The scholar Shen Dao, discussed in chapter 40 of the Han Feizi, was taken as having a group by early scholarship,[19] and is included in the 'typical canon' modernly as part of Han Fei's lineage.[6] He was early remembered for his secondary subject of shi or "situational authority", of which he is spoken in Chapter 40 of the Han Feizi and incorporated into The Art of War. He only uses the term twice in the his fragments,[20] and Xun Kuang calls him "beclouded with fa".[10] Sima Qian lists him with other figures of the Jixia academy, like Xun Kuang and Mencius. Although evidentially known by some in his time, and included in the Book of Han,[13] he has no record of any notable activity, and is only mentioned in the shiji in a stub with the claim that he had studied Sima Qian's own Huang-Lao ideology.[21][22] Creel found no following for him comparable to Shang Yang or Shen Buhai in either the Warring States period or Han dynasty.[23]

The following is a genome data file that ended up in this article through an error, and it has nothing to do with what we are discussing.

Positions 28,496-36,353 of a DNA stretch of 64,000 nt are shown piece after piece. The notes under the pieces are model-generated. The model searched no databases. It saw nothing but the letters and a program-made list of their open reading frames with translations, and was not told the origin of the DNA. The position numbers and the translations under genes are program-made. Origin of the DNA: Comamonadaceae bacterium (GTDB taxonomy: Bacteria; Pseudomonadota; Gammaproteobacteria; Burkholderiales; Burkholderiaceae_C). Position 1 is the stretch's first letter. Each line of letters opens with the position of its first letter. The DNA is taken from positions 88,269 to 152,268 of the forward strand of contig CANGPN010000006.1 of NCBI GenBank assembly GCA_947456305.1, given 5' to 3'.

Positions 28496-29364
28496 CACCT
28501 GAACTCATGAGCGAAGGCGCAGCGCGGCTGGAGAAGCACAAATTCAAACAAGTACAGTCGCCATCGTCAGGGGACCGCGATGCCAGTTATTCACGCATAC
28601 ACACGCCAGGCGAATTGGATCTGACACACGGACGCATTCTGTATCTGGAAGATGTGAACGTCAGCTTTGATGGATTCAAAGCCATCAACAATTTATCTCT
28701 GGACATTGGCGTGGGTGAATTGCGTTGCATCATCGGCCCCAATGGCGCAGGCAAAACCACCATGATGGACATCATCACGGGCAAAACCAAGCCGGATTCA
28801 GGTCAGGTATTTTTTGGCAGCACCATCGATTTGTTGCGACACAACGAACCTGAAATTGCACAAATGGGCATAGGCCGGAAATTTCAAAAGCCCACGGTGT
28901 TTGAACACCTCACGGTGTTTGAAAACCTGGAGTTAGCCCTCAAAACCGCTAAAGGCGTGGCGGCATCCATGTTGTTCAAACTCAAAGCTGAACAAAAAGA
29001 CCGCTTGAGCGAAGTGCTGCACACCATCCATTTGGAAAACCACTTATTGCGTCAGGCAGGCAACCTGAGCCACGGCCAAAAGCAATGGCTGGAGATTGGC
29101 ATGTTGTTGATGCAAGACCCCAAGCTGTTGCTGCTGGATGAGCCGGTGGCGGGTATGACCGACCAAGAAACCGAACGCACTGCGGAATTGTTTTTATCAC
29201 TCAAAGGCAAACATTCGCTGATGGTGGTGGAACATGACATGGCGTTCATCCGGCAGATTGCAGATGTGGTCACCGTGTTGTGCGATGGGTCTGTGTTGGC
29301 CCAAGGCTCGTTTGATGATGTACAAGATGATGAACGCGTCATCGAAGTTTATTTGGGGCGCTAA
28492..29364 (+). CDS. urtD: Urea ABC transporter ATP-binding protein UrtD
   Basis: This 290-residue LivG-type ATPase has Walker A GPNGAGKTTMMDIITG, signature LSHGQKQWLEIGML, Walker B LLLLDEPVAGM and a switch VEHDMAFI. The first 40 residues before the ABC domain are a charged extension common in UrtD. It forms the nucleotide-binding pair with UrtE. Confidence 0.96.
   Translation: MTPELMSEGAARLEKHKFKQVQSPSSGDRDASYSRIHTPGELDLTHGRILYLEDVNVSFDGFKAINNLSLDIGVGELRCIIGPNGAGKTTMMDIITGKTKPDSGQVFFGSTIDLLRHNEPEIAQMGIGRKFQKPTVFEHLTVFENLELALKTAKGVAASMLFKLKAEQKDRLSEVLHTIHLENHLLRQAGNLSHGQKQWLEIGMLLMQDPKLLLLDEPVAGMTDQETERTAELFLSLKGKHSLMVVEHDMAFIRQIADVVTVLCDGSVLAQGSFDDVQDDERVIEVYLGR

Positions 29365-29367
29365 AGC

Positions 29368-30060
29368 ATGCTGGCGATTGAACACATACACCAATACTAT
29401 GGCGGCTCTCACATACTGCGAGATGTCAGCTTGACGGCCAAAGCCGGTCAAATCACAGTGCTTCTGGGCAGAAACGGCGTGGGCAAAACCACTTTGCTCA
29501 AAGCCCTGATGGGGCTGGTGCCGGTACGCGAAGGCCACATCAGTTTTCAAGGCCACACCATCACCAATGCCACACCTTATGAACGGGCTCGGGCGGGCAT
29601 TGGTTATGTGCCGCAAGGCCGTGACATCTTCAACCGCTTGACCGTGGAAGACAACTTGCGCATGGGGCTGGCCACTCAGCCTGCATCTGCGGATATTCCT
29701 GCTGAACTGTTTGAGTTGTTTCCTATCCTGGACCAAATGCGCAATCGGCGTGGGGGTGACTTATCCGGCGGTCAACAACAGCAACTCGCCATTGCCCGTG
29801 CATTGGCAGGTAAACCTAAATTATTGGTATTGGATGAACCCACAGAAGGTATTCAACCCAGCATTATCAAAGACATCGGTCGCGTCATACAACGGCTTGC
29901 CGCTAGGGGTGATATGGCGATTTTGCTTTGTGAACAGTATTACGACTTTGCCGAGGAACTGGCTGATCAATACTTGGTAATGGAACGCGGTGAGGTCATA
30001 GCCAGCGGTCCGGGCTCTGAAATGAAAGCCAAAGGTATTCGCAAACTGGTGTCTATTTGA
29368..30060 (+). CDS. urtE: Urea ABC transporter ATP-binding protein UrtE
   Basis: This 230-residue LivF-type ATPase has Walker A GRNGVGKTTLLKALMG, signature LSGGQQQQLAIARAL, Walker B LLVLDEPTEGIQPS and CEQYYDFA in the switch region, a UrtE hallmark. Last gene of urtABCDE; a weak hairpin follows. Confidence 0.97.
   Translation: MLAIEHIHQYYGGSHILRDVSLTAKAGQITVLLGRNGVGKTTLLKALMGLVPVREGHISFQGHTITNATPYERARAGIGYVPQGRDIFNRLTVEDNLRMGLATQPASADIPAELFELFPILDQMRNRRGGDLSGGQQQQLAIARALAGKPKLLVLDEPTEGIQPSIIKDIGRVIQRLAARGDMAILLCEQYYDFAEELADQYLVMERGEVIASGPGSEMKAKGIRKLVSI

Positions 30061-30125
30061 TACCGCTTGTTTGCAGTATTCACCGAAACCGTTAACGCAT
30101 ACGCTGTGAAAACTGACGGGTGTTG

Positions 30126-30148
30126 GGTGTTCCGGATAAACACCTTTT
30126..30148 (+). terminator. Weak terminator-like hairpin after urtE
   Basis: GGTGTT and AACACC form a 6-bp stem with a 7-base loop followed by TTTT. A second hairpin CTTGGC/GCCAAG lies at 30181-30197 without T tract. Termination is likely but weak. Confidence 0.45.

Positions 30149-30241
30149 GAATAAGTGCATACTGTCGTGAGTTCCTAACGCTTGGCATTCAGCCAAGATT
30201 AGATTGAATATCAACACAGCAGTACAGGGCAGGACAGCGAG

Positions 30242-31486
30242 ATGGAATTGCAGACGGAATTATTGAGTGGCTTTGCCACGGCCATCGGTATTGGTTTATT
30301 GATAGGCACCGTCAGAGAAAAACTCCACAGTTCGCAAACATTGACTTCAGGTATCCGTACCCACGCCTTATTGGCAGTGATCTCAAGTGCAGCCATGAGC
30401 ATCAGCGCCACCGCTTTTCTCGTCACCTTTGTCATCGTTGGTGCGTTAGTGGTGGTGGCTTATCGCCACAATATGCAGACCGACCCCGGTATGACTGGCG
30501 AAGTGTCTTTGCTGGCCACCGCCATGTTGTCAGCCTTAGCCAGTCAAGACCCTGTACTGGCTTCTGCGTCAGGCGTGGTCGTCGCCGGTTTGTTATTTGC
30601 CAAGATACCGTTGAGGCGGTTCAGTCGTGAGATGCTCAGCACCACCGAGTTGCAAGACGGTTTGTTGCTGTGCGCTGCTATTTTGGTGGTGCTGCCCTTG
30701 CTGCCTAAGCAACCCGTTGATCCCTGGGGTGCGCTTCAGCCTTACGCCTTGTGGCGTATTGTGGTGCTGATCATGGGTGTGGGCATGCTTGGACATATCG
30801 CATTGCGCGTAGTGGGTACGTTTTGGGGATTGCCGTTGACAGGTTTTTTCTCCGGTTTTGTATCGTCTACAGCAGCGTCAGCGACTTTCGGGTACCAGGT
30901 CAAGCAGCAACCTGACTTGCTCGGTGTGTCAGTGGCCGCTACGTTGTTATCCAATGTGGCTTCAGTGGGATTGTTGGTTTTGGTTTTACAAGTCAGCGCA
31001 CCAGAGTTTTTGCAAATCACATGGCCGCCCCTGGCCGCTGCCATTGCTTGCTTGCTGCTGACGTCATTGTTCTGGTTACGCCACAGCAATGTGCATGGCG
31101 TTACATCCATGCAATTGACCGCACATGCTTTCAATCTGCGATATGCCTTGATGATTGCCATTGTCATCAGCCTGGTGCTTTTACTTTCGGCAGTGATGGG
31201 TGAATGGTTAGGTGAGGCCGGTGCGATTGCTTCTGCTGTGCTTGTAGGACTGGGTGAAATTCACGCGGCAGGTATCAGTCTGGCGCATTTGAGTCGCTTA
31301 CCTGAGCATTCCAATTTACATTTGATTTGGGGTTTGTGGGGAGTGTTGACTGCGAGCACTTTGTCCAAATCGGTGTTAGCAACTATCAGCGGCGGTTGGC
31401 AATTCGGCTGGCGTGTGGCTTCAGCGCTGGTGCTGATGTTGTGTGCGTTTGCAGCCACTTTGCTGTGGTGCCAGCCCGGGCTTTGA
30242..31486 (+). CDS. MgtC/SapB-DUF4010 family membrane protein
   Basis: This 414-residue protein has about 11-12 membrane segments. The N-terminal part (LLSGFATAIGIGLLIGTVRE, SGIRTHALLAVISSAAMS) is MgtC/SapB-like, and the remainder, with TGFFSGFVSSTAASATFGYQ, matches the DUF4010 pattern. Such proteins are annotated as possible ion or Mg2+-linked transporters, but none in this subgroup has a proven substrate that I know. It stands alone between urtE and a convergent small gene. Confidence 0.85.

Han Fei's three predecessors are glossed in early scholarship under the elements of fa, shu, and shi.[24][25] But shi is a minority,[21][10][19] while Shu ("Technique") is Han Fei's distinctive for Shen Buhai's fa.[26][27][5]

References

  1. ^ a b c d e Pines 2023.
  2. ^ Goldin 2011.
  3. ^ Creel 1970, pp. 93, 119–120.
  4. ^ Goldin 2011, pp. 96–98.
  5. ^ a b Creel 1970, pp. 94–95.
  6. ^ a b c Leung 2019, p. 103.
  7. ^ Winston 2005, 338.
  8. ^ Huang 2016, 166.
  9. ^ Pines Birth of an Empire p6
  10. ^ a b c Graham 1989, p. 268.
  11. ^ Goldin 2011, pp. 14.
  12. ^ Goldin 2011, pp. 94.
  13. ^ a b c d e Smith & Tan 2003, pp. 141.
  14. ^ Antonion 2023, pp. 277.
  15. ^ Creel 1970, pp. 93–95, 103.
  16. ^ Makeham 1990. THE LEGALIST CONCEPT OF HSING-MING
  17. ^ Creel 1970, pp. 79, 90.
  18. ^ Feng 1948, pp. 32–34.
  19. ^ a b Pines 2020, p. 689.
  20. ^ Yang 2011.
  21. ^ a b Jiang 2021, p. 267.
  22. ^ Vitali Rubin, "Shen Tao and Fa-chia" Journal of the American Oriental Society, 94.3 1974,pp. 337-46
  23. ^ Creel 1970, p. 95.
  24. ^ Feng 1948.
  25. ^ Peerenboom, R. P. The Review of Politics vol. 59 iss. 3. Totalitarian Law Zhengyuan Fu: China's Legalists: The Earliest Totalitarians and Their Art of Ruling
  26. ^ Graham 1989, pp. 282–283.
  27. ^ Goldin 2011, p. 104.

Sources